Registered with the Registrar of Newspapers for India under R.N.I 53640/91
Vol. XXIX No. 5, June 16-30, 2019
There has been terrible news recently for cricket followers. Popular Tamil Nadu coach P.K. Dharmalingam, former Karnataka all-rounder V.S. Vijayakumar and young cricket writer Siddhanta Patnaik, have all left us almost at the same time. Two of these, Dharma and Vijay, were good friends of mine. An aggressive opening batsman and new ball bowler, Vijayakumar was replaced in the Karnataka team by Roger Binny who went on to represent India with some distinction. With Dharmalingam, I had a long and happy association, first as a young admirer of his all-round skills, and later as a colleague, when he came to coach the TVS and Alwarpet CC cricket teams of which I was a senior member. We were often roommates on our cricket tours, usually within Tamil Nadu, and I found him a pleasant, considerate companion, neat and clean in the way he kept the room and his personal belongings. He was a soft spoken man with a keen interest in the game of cricket, wherever it was played.
I first met Dharma in the 1960s, when he was playing for Indian Air Force, Tambaram in the Chennai league. A short service commission recruit in the forces, he was a successful all rounder for the Services XI in the Ranji Trophy, leading to his eventual selection for a place in the North Zone squad in the Duleep Trophy. His exploits in the league and in first class cricket were quite sensational, and he regularly hit the headlines with several good bowling performances and dazzling innings. So it was that when I first met him at a mutual friend’s wedding reception one evening, I was completely taken aback by his slim, compact physique of medium height and his gentle demeanour and ready smile, for I had expected a tough, towering airforceman.
Dharma then took a special release from the armed forces and returned to his home state, joining India Cements at Sankarnagar, Tirunelveli, and playing for Jolly Rovers CC in the Madras league as a key member of a champion outfit. His nicely controlled, flighted legspin was a useful aspect of his game, his batting was positive and attacking, and his fielding and throwing were a sight for sore eyes.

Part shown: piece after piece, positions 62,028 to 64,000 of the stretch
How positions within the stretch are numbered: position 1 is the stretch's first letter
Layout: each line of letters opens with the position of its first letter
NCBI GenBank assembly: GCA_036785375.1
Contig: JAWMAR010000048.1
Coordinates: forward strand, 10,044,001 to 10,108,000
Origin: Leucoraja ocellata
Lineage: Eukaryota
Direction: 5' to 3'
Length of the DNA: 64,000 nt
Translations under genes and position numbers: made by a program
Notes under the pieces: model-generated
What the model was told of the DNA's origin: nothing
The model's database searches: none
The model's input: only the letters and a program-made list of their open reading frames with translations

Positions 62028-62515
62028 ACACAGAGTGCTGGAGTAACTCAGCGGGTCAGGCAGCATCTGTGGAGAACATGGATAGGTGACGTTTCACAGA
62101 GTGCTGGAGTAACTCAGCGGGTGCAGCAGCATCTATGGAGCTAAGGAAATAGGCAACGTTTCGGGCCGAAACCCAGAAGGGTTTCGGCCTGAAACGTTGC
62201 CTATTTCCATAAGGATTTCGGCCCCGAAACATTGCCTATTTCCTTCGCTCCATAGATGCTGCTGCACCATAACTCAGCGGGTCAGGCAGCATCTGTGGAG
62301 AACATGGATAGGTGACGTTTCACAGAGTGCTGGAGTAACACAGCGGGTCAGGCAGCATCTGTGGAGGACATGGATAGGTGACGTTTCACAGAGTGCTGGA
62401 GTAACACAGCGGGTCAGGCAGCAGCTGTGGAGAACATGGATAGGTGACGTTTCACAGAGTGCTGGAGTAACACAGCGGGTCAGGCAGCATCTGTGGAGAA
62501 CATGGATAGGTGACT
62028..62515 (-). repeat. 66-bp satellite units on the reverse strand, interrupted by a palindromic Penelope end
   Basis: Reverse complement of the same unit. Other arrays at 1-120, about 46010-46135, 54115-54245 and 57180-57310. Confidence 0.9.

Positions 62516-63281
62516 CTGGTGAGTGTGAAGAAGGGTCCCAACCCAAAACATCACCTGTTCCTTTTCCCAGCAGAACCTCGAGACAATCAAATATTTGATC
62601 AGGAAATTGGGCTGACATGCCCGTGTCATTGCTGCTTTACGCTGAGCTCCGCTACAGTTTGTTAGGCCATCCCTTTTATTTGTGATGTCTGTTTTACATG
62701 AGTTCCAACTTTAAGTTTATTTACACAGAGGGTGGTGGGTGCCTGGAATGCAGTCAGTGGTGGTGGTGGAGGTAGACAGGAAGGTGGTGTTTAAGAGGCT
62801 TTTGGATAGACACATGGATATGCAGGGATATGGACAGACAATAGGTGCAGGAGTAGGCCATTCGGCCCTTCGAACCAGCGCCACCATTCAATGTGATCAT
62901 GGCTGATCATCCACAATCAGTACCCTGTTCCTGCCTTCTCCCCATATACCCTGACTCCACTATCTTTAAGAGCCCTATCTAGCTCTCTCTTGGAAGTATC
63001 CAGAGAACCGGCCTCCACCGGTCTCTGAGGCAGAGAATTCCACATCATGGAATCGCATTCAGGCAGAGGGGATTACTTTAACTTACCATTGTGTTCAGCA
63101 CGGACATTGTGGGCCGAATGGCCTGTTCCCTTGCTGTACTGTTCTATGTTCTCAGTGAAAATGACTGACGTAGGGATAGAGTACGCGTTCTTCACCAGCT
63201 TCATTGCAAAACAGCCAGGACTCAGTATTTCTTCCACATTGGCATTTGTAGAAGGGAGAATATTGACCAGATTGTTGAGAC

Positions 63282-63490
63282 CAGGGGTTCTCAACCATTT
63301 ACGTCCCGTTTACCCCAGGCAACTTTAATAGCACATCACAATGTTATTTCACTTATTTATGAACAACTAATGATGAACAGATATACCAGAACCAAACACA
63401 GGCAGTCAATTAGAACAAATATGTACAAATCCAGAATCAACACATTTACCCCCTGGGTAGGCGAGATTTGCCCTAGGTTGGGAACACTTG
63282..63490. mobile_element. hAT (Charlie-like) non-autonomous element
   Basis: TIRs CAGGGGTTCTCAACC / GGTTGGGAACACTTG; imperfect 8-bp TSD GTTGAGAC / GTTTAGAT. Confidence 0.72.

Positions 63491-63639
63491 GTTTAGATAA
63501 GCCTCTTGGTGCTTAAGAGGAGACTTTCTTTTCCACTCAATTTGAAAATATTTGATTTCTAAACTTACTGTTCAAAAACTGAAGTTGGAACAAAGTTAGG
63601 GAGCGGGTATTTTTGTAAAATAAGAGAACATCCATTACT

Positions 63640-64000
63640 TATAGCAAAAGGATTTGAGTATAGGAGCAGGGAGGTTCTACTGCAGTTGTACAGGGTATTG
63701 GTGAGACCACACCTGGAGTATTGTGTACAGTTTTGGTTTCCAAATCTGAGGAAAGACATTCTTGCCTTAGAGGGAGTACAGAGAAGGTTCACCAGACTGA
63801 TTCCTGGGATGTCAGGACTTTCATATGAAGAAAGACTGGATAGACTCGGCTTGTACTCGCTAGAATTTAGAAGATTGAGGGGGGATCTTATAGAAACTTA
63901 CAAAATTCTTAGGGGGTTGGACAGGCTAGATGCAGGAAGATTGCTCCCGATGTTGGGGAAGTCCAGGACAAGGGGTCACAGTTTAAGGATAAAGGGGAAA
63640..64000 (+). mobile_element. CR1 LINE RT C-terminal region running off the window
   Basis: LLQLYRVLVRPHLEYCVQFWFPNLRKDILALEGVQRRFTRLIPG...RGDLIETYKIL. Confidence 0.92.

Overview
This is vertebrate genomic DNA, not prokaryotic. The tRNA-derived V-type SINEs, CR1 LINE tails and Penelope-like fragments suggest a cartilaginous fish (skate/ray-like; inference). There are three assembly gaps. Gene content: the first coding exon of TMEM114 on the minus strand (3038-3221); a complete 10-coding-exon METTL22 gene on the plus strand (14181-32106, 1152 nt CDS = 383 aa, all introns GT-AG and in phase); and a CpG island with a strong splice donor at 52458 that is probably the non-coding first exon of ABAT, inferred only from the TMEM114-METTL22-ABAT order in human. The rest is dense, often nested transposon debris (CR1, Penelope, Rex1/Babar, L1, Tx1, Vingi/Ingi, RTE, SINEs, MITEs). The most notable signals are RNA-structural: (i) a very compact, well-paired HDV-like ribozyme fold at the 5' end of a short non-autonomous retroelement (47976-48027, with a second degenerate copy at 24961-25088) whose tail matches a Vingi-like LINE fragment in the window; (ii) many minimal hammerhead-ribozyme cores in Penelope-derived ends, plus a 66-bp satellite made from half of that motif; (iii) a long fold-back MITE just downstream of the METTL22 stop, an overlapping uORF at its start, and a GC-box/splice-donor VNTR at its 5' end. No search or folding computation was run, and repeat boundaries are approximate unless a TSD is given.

It was as a coach that Dharma made a valuable contribution to cricket. An NIS (National Institute of Sports) accredited coach, he made a mark as a Tamil Nadu state coach at numerous levels. He also assisted the chief coach at the international level, during Test matches and conditioning camps. A great friend and well-wisher, he certainly was, but he unwittingly knocked me out of contention during one of these camps when a flat catch at express speed from his bat at fielding practice dislocated my finger.
Dharma also conducted his own private coaching programmes, mainly for schoolboy cricketers, generally at the Sishya School ground at Adyar. Hundreds of his wards went on to play excellent cricket at the league, state and even national levels. Some of them like W.V. Raman and L. Sivaramakrishnan, he coached at Grand Prix CC, in the 1980s, eventually coming over to TVS group-backed Alwarpet CC, where, along with my hugely talented teammates, I experienced the pleasure of his company, quiet encouragement, and strict discipline. We went on to win a few titles including the prestigious Hindu Trophy and MCC Dyanora Cup.
Dharma’s outstanding achievement as a coach was perhaps his work with women’s cricket as arguably the first leading cricketer in India to don that role. Many Indian women cricketers owe their success to his mentorship.
Dharmalingam had a few health issues in the last decade of his life, but his was an invariably cheerful presence at every cricket get-together of that period. He will be sorely missed.